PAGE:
Rust crate source bundler


#1

Hello

After getting tired of fighting dependencies manually, I've converted my rust bots to use cargo. That, in turn, required a bundler script to join multiple source files into the one that is sync'd with cg. I ended up cooking a build.rs that did that inside cargo and worked very well. I have now evolved it into a crate at the following repository:

This is an alternative to this script, though this project has no intention of performing any optimization, focusing only on convenience.


#2

I'm not clear on how to use this script? It doesn't seem to be bundling files for me. But I'm also not clear on whether I need a crate, or how to setup my project.


#3

So, cargo has the concept of a "build script" (https://doc.rust-lang.org/cargo/reference/build-scripts.html) where you can plug-in arbitrary pieces of code.

To use this, you add the following to your Cargo.toml file:

[package]
(...)
build = "build.rs"

[build-dependencies]
rustsourcebundler = { git = "https://github.com/lpenz/rust-sourcebundler" }

And create a build.rs very much like the following (changing the file names, crate name):

/*! Bundle mybin.rs and the crate libraries into singlefile.rs */

use std::path::Path;
extern crate rustsourcebundler;
use rustsourcebundler::Bundler;

fn main() {
    let mut bundler: Bundler = Bundler::new(Path::new("src/bin/csbk.rs"),
                                            Path::new("src/bin/singlefile.rs"));
    bundler.crate_name("<crate name>");
    bundler.run();
}

In fact, I'd say that this is more like a library that helps you use cargo's build infrastructure to create the single file than a standalone script.

Advantages I found using cargo:
- cargo test
- working with smaller files (though this has a price in this setup)
- emacs flycheck static analysis depends on it
- it manages the dependencies (the few that you can have anyway...)

Let me know if it's not working. (maybe a more concrete example could help too)


#4

I'm not clear on what csbk.rs should be replaced with. I assumed my main.rs which has the entry point.

I'm also not sure about <crate name> -- is this an input or output name? I created a lib.rs with some mod omd_name in it, but that didn't appear to be enough. Do I need a separate directory structure for my crate and main files?


#5

I'm getting a singlefile.rs out, it doesn't include my modules. I have this structure:

  • cargo.toml
  • bundle.rs
  • src/main.rs
  • src/main/lib.rs
  • src/main/point.rs

lib.rs contains mod point. Does main.ts require something as well?

Sorry if these are basic Rust questions and not about your script itself.


#6

I think I have it working now. I can post what I did a bit later.


#7

Good!

I've added an example subdirectory to the github repository. You can use that as a starting point also.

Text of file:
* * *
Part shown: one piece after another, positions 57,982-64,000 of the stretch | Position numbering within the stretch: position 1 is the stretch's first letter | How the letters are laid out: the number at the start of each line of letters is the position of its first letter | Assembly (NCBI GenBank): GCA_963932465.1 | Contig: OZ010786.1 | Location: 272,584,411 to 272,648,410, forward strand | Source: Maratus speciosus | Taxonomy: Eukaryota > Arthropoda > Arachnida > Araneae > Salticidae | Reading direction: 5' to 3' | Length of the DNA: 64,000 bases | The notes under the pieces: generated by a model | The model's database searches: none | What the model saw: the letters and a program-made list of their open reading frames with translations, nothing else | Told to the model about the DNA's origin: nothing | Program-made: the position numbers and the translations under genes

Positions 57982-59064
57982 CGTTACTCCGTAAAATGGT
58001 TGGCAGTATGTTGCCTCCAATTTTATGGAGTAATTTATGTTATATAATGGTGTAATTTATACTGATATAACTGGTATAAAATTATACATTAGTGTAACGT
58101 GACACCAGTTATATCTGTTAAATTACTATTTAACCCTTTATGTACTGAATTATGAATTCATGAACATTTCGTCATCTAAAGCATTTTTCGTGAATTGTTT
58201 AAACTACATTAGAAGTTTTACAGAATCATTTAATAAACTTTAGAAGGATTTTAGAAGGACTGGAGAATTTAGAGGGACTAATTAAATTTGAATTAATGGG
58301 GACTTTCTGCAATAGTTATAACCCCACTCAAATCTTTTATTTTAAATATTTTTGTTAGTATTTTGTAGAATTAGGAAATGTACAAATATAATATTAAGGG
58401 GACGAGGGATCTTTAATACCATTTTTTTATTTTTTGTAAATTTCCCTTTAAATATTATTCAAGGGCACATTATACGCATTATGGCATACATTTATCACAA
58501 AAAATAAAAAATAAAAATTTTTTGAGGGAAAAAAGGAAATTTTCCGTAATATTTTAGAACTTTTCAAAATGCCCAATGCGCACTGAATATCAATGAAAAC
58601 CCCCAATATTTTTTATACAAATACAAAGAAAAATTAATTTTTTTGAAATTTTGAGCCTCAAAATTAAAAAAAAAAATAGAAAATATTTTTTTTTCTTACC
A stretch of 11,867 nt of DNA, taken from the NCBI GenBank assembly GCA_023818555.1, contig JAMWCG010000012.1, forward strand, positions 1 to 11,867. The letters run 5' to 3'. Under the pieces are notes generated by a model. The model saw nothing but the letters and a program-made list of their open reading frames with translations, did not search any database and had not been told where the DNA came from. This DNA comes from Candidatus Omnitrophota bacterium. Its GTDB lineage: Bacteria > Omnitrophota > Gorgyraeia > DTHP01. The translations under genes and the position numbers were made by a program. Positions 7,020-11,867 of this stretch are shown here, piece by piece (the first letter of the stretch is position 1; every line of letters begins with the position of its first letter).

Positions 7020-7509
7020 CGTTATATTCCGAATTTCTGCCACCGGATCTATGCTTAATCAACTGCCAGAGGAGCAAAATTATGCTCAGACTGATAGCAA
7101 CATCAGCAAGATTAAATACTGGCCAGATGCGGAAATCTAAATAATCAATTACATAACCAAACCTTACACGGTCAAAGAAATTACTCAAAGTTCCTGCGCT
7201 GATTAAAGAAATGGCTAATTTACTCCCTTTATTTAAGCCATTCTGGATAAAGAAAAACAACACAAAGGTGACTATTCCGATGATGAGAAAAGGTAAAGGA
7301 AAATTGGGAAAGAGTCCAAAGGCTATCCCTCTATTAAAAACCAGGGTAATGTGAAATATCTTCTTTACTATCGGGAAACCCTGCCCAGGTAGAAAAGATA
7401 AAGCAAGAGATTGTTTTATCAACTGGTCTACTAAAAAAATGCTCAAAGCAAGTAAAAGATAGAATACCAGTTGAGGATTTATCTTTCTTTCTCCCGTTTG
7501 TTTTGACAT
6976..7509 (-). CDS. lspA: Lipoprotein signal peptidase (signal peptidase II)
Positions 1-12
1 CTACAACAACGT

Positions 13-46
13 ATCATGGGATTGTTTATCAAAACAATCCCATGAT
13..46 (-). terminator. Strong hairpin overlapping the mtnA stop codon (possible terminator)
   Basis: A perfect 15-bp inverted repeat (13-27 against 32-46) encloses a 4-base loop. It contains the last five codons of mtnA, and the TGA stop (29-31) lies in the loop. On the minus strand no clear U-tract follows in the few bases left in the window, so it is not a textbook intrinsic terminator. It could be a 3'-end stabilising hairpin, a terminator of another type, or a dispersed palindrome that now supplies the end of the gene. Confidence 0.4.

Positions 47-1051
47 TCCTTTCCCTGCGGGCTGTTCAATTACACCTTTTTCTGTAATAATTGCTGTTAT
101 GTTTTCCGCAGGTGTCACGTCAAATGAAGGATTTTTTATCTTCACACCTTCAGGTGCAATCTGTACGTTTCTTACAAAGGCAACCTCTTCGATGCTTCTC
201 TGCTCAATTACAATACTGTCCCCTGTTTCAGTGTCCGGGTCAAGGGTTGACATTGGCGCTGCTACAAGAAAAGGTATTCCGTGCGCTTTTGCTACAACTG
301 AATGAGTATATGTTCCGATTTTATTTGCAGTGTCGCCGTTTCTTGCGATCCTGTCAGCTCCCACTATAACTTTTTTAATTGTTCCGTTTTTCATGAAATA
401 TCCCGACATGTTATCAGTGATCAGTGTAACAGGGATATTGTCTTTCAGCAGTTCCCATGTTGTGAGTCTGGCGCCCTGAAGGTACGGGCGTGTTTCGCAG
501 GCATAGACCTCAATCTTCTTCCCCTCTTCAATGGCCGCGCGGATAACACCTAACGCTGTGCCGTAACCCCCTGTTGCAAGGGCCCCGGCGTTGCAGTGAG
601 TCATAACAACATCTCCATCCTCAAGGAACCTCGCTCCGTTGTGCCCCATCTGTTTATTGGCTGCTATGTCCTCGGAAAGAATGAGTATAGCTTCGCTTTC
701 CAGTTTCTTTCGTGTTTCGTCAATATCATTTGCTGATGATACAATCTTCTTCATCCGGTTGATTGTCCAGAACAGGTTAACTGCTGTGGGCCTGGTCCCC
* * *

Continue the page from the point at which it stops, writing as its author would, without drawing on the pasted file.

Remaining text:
What the code does is also somewhat simplistic: it replaces the extern crate <crate> in the binary with the contents of lib.rs, while also replacing the pub mod ... lines with the contents of the corresponding rs file, recursively. It works on most cases, AFAICT, by taking advantage of some things that cargo itself is already opinionated about (lib.rs, etc.)


#8

An example is nice. This work is well appreciated!

I hit a problem in the stream yesterday, and we needed to do a workaround. I had a src/bin/main.rs like this:

extern crate botters;
use botters::entry;

fn main() {
	entry::entry()
}

This was causing duplicate mod errors in the emitted singlefile.rs.

407 | pub mod entry {
    | ------------- previous definition of the module `entry` here
...
663 | use entry;
    |     ^^^^^ `entry` reimported here

As a workaround I built a second file:

extern crate botters;
use entry::*;

fn main() {
	entry::entry()
}

This second one isn't actually a valid Rust program, as entry::* doesn't exist -- but it works in the single file mode because they've been packed together.

I'm guessing this has to do with the form of the import, just use botters::entry, the whole thing, not specific names like use botters::entry::foo. Maybe you need to detect that case and just drop the line entirely?


#9

I took a better look at this and opened https://github.com/lpenz/rust-sourcebundler/issues/1

The issue is a bit more involved, because the bundler has to track the embedded modules to know when the whole line can be dropped. The use is valid if you are importing a function that lives inside an embedded module, for instance. I'll try fixing that over the weekend.

Thanks for pointing it out, and for using rust-sourcebundler!


#10

Thank you for taking a look at this.


#11

I wish you had notified me about this!

One of the primary to-dos was always to convert my script into rust/get it supported under cargo! The main hold-up was that I had had issues working with string manipulations in Rust for puzzles, so I was hesitant.

Also, CG has finally started to tackle the issue of release mode compilation, and is now compiling rust in release mode on submission! So the optimisations are no longer neccessary.

Pretty printing and/or minification may still be on the table. But that's a much simpler task in any case.

When I'm done with my assessments (in a few days) I'll take a look at this and see if there are any features in my script that I could port onto yours, likely via fork+PR. (E.g. local (personal) crate support/addressing your issue).

Also is there any particular reason you implemented this for writing a dedicated build.rs instead of specifying the input and output paths purely by configuration in cargo.toml? (I don't know for sure, but my understanding is that there is a way to specify the paths as configurations of your crate within the toml)